Home   News   Article

Subscribe Now

Emergency alerts will sound sirens on mobile phones across the UK today, Tuesday, June 22



More news, no ads

LEARN MORE


Emergency alerts which sound on mobile phones with a loud siren-like noise are being tested today.

A trial-run of the planned emergency system, designed to alert people to imminent danger through phones and tablets, is taking place across the UK this afternoon.

The government website says testing is taking place on some mobile phone networks but does not specify which customers could be affected.

Phones may sound this afternoon
Phones may sound this afternoon

It does say, however, that if you own an Android device, there is a chance you will get a test alert and your phone or tablet could make a loud siren sound.

The Emergency Alerts service, being put together by the government, is expected to launch fully later this summer.

Alerts, which are broadcast from mobile phone masts, are designed to be activated if there is a danger to life nearby.

Phones or tablets within range will be able to pick up the warning, which may also come with written advice on how to stay safe.

Alerts could be used to raise the alarm during times of dangerous flooding
Alerts could be used to raise the alarm during times of dangerous flooding

Mobile phone numbers are not required by the government in order to send out alerts to the public.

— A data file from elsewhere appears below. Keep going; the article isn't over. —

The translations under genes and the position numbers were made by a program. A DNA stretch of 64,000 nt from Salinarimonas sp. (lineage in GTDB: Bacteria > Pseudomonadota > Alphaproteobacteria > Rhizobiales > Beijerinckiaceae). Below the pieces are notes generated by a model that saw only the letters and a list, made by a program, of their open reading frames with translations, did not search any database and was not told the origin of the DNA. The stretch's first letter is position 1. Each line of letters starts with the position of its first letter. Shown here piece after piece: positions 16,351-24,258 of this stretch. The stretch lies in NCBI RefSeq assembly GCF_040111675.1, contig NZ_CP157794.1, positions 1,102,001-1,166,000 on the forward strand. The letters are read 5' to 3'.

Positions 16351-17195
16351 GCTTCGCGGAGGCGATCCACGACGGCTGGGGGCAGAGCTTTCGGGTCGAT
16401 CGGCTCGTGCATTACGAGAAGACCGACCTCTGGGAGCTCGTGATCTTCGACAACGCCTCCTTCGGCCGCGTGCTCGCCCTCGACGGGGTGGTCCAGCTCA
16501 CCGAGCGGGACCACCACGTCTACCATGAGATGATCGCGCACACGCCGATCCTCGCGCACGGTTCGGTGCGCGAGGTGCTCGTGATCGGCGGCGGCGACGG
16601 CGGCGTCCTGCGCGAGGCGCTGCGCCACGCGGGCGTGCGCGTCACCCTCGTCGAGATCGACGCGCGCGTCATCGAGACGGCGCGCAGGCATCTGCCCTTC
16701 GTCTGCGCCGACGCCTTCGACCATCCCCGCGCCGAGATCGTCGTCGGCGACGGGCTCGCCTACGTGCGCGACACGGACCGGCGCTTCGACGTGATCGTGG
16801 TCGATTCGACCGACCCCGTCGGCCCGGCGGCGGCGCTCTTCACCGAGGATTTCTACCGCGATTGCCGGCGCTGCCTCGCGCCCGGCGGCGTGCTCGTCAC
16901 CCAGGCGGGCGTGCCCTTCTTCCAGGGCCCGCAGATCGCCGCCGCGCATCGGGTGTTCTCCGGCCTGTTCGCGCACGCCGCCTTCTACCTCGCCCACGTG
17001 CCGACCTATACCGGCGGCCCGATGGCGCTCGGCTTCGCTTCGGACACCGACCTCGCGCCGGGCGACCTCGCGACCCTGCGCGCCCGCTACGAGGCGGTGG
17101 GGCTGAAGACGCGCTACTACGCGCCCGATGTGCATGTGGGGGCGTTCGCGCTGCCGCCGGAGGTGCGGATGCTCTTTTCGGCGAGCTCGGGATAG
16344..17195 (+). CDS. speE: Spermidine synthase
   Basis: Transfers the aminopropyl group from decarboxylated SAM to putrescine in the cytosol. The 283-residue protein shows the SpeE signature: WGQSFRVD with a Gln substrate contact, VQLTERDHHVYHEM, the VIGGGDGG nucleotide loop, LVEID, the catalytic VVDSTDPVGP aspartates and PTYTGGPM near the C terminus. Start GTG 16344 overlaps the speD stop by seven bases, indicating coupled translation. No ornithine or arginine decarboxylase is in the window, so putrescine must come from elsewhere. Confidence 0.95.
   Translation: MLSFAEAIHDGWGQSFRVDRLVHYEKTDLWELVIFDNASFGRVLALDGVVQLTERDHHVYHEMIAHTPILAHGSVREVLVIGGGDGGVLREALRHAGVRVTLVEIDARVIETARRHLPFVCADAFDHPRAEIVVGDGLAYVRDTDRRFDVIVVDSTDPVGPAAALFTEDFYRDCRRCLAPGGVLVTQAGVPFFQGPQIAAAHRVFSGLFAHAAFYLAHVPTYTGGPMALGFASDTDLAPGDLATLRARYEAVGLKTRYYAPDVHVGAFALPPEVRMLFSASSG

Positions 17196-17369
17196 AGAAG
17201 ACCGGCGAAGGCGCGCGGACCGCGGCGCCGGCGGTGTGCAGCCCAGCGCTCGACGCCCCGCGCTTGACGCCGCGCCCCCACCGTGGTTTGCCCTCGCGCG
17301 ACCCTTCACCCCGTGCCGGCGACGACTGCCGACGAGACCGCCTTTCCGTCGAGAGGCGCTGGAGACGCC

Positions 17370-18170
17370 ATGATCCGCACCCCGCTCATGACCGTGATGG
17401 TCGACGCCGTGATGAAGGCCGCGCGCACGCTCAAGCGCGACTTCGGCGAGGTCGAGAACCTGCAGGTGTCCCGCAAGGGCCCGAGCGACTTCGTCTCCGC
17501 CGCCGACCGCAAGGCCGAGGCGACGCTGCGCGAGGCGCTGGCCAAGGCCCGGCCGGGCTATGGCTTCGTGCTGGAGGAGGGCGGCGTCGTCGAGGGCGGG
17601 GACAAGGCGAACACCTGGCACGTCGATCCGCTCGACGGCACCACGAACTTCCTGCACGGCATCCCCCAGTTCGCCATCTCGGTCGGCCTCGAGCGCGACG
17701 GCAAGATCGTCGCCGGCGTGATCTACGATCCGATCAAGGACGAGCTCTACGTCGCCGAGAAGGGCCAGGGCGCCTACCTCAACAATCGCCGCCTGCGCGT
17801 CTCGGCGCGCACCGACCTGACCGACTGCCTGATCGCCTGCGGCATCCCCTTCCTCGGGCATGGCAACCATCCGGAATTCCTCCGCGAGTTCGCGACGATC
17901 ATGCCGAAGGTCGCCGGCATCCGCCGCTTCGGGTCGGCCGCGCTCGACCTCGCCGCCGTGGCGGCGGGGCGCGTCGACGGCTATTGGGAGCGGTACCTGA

When the service eventually goes live, households could receive emergency alerts about incidents such as severe flooding, a fire, a terrorist attack or public health emergencies, says the government guide online.

Alerts will be sent only by emergency services, government departments and other public bodies responsible for co-ordinating emergency responses in the country.

This afternoon's test-run is between 1pm and 2pm.

Those receiving the alert will also be sent a message which says: "This is a mobile network operator test of the Emergency Alerts service. You do not need to take any action. To find out more, search for gov.uk/alerts."

Alarms can be triggered by emergency services and others responsible for organising an emergency response
Alarms can be triggered by emergency services and others responsible for organising an emergency response

To learn more about the system's roll-out and how you may be able to opt out of receiving some messages click here.

The government has set up a webpage explaining what happens when you get an emergency alert.



This site uses cookies. By continuing to browse the site you are agreeing to our use of cookies - Learn More